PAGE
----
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Warts And All

When you post a picture on social media do you use a filter? It certainly is a handy gadget. To be able to put forward your "best" self. In fact, many social media sites now have filters that can remake you to look like a cover model for a magazine in real time. Fantastic and frightening.

In 1653 England there was no filter to put on your picture. No Photoshop, no air brushing. Still, it was common for portrait painters to try to flatter their subject by softening or removing any blemishes. When Oliver Cromwell became Lord Protector of England he did not want to continue in the vain traditions of the monarchy. The story goes, that when it was time for his portrait to be done and he told the artist, “I desire you would use all your skill to paint your picture truly like me… but remark all these roughness, pimples, warts and everything as you see me. Otherwise, I will never pay a farthing for it.”

The account’s accuracy is debated, but the sentiment has arrived and when we want to hear a story without the troublesome or unappealing bits removed, we say we want it "warts and all."

In this day of presenting the perfect picture of yourself on social media it can be hard to imagine putting yourself out there "warts and all.” But when we are trying to discover ourselves, to figure out who we really are, we need to be willing to look at the bad as well as a good. However, far too often, when we're creating our own “self portraits,” we are sometimes painting with a brush of negative self talk. When faced with self examination we are far too quick to notice the blemishes and imperfections and ignore the things that are good about ourselves. The saying is, "warts and ALL!” All includes the good things, as well as the bad.

Too often we allow our inner person to create a self dialogue that is full of hyperbole. We think of ourselves in a set of extremes. We exaggerate our shortcomings and and beat ourselves up for our failings, or we let our vanity take over and only see the good things about ourselves.

Instead of shining a flashlight on the corners of our personality we need to open the curtain so light floods in and we can see the whole room. But just like flipping a switch in the dark room when the light first comes on we have to give our eyes time to adjust and then take inventory of everything we see. It's not an immediate process and we have to give ourselves the grace we need to get to know the woman we are.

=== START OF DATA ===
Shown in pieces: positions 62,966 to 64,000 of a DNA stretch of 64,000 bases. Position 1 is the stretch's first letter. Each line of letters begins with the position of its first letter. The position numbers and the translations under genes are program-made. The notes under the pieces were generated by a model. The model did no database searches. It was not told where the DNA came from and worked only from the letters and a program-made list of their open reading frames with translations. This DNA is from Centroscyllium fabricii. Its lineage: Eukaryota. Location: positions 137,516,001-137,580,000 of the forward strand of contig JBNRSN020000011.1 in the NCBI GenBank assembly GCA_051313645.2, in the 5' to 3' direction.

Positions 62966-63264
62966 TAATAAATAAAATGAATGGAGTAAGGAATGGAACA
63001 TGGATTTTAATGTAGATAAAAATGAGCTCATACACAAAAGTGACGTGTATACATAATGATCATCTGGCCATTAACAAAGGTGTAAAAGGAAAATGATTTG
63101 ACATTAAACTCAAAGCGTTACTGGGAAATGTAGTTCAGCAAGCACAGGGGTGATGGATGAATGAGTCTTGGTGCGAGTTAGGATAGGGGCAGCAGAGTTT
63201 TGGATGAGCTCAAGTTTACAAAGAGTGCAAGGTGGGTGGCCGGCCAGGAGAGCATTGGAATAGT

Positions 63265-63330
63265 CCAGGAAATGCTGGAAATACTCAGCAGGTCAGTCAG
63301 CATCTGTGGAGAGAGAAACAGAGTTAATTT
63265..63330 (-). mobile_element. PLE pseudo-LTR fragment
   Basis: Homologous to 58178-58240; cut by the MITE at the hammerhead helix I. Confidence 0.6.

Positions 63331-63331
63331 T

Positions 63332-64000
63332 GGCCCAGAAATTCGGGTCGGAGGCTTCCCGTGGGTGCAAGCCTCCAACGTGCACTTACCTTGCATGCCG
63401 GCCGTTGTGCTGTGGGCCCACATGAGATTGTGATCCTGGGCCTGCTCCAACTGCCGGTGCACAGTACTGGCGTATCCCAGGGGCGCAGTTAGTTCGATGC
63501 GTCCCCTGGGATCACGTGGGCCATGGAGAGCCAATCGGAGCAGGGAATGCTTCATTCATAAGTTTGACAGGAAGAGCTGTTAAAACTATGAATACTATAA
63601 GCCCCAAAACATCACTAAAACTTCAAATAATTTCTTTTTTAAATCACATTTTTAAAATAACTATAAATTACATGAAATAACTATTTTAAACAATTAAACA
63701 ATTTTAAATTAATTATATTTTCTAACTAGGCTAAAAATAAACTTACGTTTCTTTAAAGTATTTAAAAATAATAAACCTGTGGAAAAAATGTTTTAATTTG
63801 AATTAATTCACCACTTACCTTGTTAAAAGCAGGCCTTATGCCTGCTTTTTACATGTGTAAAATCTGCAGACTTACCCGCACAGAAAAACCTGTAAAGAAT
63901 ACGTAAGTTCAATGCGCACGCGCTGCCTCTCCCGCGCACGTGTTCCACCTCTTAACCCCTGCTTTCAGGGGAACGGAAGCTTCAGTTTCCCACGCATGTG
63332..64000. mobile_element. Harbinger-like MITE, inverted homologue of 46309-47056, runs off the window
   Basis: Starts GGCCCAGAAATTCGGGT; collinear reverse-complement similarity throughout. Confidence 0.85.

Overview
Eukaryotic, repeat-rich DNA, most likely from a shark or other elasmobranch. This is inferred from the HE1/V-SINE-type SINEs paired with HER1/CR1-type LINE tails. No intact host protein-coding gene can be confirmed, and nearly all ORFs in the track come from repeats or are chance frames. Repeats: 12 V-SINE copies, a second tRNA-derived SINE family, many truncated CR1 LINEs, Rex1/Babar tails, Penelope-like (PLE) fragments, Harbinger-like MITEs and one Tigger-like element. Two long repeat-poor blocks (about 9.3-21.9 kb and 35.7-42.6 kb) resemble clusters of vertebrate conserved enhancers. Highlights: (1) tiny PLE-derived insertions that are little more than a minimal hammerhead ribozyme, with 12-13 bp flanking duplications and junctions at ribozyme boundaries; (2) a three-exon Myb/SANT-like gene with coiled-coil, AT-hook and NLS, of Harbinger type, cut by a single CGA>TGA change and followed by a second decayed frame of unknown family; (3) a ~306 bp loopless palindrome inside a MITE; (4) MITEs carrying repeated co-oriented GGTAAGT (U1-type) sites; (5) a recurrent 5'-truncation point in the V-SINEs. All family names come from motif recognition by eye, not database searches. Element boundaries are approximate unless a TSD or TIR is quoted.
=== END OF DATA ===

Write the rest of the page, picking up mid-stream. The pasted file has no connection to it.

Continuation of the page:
An important aspect of knowing who we are is understanding who we have been. One way to rediscover the self of our past is to write a letter to the girl or woman we used to be. Tell her the things you like about her. Express the things you wish she had done differently. Recall moments when she was fun, happy, sad, creative, angry, etc.

Imagining who we will be in the future can also help us better understand who we are today. As we identify our dreams it will unlock an awareness of our values and the potential we perceive inside ourselves.

Discovering who you are will be quite a process but there are plenty of tools to help you. Well and Good website reminds us that the journey requires time and patience. PsychAlive calls it the most important adventure of your life. If you want a jumpstart you could take some personality tests that might get you thinking. Both the High 5 Test and Principles You are in-depth personality profiles. Positive Psychology offers 17 self-awareness activities and exercises.

Look, I don't pretend I have a handle on this. Many days I'm not sure who I am at all. But one thing I do know is that in order to learn to love myself, I have to get to know myself. It's not always pleasant. It can be frightening to look into the mirror in the bathroom let alone into the mirror of my soul - but I'm positive it will be worth it. “What we obtain too cheap we esteem too lightly; it is dearness only that gives everything its value.” Thomas Paine was right, we have to be willing to pay the price for our positive self-esteem.

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